[swift-evolution] Type-safe selectors
brent at architechies.com
Sat Dec 5 01:43:16 CST 2015
>> Why couldn't this be covered by overloads? It's unlikely we'd be able
>> to import selectors from Objective-C to specific types because of this
>> and other reasons, so we'd still need an untyped Selector type, but we
>> could easily provide well-typed overloads in Swift overlays that
>> convert from typed selectors to untyped.
> This can only be covered by overloads when the selector is passed to a
> function. So that would work for target/action in iOS, where you use
> addTarget(_:action:forControlEvents:). But it won't work for OS X, where
> target/action is exposed as two independent properties, because you
> can't overload properties.
So? I mean, it’s sad that OS X can’t force you to use a selector that matches the target. But you’re still going to get some typing benefits.
Suppose NSControl is bridged to Swift with these properties:
var target: NSObjectProtocol?
var action: Selector
And you set it up like so:
frobButton.target = controller
frobButton.action = MyViewController.frobnicate
Swift can’t prove that myViewController is of type MyViewController. But this code still proves that:
1. controller is an NSObjectProtocol, and thus a plausible target.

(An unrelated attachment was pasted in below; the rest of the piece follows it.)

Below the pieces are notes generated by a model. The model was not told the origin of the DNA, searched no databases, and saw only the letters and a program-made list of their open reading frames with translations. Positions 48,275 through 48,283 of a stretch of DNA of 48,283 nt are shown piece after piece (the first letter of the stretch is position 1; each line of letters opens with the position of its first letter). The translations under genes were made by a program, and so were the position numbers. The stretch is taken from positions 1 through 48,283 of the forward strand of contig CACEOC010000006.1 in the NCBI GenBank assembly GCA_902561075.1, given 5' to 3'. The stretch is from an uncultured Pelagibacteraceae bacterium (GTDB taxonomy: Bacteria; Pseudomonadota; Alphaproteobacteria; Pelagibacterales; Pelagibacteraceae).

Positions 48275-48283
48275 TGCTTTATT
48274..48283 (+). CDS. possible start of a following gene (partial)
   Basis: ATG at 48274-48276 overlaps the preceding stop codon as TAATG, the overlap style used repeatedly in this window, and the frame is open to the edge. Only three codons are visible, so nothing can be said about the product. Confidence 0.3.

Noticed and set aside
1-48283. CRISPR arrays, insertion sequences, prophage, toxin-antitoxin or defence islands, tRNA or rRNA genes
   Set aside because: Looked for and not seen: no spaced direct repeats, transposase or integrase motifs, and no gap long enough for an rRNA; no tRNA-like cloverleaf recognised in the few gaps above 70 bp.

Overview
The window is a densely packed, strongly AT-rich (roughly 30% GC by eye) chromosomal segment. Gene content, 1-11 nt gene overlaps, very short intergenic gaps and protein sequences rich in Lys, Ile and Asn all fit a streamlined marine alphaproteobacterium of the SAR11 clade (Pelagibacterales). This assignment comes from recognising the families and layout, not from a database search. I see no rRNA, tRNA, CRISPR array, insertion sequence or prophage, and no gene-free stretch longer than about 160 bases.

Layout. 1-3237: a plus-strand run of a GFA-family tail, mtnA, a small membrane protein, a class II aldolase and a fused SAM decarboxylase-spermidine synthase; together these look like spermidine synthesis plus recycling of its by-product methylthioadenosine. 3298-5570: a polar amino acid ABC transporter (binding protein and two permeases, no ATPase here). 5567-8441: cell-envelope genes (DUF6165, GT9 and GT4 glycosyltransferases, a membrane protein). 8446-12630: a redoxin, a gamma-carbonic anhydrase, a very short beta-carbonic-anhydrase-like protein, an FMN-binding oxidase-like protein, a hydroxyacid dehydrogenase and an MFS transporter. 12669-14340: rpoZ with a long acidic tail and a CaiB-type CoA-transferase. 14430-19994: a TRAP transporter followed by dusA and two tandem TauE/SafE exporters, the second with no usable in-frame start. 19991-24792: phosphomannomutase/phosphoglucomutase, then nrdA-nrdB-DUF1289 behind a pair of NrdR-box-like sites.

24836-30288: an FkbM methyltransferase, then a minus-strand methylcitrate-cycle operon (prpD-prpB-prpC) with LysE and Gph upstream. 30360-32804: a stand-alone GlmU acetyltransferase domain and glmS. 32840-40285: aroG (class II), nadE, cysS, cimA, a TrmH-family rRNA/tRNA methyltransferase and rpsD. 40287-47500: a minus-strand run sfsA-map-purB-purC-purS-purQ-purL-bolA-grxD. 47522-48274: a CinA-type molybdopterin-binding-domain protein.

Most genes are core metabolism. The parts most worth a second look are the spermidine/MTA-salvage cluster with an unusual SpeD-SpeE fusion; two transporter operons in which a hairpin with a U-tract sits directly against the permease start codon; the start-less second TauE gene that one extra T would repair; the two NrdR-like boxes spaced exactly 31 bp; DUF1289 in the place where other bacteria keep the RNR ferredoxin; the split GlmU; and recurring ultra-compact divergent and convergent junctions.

2. frobnicate is a real method on MyViewController (it’s not misspelled, it’s not on the window controller or something).
3. frobnicate is an @objc method.
4. frobnicate will be called if target is a MyViewController (i.e. the user doesn’t have to understand how Objective-C selectors map to Swift methods or worry about whether that particular method has an @objc(replacementName:) attribute).
Now let’s give action a more precise definition:
var action: (@convention(selector) NSObjectProtocol -> AnyObject -> Void)?
(This doesn’t support no-sender actions, but technically, I don’t think OS X is supposed to allow them. They coincidentally work because the ABI is loosey-goosey in the right places.)
To the above four guarantees, this definition adds a fifth:
5. frobnicate takes one parameter which can accept an AnyObject.
Do these guarantees mean that you can’t ever mismatch the target and action? No. But do they eliminate several other common target/action bugs? Yes! That seems worth doing to me.
And that’s assuming you don’t take any artistic license in the bridging. There’s no reason the Swift overlay can’t do as Michel Fortin suggested and hide the target and action setters, replacing them with a method which provides the same features and guarantees as UIKit’s overloaded calls:
func setTarget<T: NSObjectProtocol>(target: T?, action: (@convention(selector) T -> AnyObject -> Void)?)
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